What do Apple's tax and Brexit have in common?

21 December 2016

George Bull

In the case of Apple’s tax, in one of the most contentious tax decisions which I can remember the European Commission has demanded that Ireland should claw back €13 billion of state aid from Apple, on the basis that Ireland entered into a special tax deal with Apple. Both Ireland and Apple are appealing against that decision, contending among other things that there was no special deal, that Brussels is interfering with national sovereignty, and that the European Commission does not understand how tax systems operate.

When it comes to Brexit, the uncertainties are of a completely different nature. Does the Prime Minister have sufficient authority to give notice under Article 50? What is the mechanism for negotiating the terms of exit within two years of triggering Article 50? Once notice has been given under Article 50, can it be withdrawn? Is it possible for somewhat different outcomes to apply to different parts of the (currently) United Kingdom?

So many questions, so few answers. And that's where the similarities emerge. Whether one considers the state aid proceedings in respect of Apple’s tax, or the mechanism for the departure of a member nation from the EU, the common feature is this: both scenarios are reliant on the satisfactory performance of the machinery of the EU. Since the UK joined the European Community in 1973, this machinery has been used to a somewhat greater extent (in the case of state aid) or a lesser extent (actually, not at all) in the case of Article 50. But the machinery has never been tested with the loads it has to bear now. Rather like tower cranes constructing huge buildings, or airbags in a car, we generally take their performance for granted. But, if we ever think about it, we sincerely hope that the crane never drops its load under pressure, and that the airbag works properly first time, every time.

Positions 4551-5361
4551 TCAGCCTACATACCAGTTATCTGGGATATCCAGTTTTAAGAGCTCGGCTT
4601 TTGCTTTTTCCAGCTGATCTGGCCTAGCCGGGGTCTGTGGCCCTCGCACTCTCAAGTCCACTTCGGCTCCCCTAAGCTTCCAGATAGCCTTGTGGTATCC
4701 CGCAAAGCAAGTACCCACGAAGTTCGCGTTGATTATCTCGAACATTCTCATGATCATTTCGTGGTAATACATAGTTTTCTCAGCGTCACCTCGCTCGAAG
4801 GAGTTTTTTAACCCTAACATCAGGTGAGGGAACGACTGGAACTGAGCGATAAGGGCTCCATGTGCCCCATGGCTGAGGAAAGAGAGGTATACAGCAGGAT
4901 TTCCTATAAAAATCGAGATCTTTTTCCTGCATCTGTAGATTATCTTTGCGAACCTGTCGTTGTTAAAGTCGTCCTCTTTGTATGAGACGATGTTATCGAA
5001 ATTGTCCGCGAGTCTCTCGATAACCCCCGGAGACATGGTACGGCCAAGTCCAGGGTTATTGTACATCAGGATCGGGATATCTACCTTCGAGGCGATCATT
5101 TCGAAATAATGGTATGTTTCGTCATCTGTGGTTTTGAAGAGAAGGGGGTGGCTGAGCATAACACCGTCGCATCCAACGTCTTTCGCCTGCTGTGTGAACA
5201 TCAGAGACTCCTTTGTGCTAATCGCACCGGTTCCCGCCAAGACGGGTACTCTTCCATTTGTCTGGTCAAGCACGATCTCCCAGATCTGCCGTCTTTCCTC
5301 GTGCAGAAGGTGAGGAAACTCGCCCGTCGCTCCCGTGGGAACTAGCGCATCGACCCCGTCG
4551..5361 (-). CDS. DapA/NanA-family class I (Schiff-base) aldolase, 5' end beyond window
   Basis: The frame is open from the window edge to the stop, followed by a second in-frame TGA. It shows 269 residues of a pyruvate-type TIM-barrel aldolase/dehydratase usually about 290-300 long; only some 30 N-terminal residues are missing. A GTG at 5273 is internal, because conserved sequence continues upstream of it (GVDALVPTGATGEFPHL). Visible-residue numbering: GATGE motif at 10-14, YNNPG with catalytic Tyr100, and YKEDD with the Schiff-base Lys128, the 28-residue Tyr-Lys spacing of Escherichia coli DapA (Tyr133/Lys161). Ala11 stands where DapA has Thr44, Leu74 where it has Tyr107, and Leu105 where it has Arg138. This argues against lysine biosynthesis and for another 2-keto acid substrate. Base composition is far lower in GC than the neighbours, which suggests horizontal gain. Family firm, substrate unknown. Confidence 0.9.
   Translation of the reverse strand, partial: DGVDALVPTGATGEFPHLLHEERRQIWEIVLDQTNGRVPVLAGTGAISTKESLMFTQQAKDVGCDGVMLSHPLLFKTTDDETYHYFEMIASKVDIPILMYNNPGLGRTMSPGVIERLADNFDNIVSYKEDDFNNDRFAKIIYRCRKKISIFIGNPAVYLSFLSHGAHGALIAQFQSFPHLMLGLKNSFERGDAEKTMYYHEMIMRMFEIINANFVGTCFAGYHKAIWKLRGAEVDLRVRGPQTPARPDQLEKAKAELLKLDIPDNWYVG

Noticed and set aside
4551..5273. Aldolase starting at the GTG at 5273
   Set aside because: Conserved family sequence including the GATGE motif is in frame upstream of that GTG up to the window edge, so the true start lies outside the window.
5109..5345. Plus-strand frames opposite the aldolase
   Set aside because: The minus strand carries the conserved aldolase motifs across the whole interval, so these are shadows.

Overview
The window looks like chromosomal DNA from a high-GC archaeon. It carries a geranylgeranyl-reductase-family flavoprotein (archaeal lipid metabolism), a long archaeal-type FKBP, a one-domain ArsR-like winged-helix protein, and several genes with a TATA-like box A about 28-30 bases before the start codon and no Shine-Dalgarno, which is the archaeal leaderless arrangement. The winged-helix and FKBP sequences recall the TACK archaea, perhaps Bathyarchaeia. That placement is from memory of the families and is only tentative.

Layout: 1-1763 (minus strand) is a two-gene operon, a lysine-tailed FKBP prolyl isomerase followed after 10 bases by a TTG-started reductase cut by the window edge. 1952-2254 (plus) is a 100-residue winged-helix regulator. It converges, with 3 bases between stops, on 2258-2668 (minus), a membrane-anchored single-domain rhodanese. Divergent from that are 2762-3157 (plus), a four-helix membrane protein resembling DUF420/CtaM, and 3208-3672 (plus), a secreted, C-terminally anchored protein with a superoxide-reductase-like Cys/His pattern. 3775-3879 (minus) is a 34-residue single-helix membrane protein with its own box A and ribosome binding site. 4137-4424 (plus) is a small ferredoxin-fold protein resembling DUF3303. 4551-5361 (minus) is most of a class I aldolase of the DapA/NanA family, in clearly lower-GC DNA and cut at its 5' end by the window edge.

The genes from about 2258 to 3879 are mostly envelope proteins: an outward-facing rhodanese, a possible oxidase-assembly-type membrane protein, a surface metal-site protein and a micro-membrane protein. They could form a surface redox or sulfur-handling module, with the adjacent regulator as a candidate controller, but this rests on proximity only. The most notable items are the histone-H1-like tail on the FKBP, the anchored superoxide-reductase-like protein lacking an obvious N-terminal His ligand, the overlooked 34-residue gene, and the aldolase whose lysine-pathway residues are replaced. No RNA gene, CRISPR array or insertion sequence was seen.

Over the next year or two, mechanisms which have remained largely untouched for almost half a century are going to have to bear loads which were perhaps never contemplated by their designers. It's in everybody's interests that the machinery doesn't fail.

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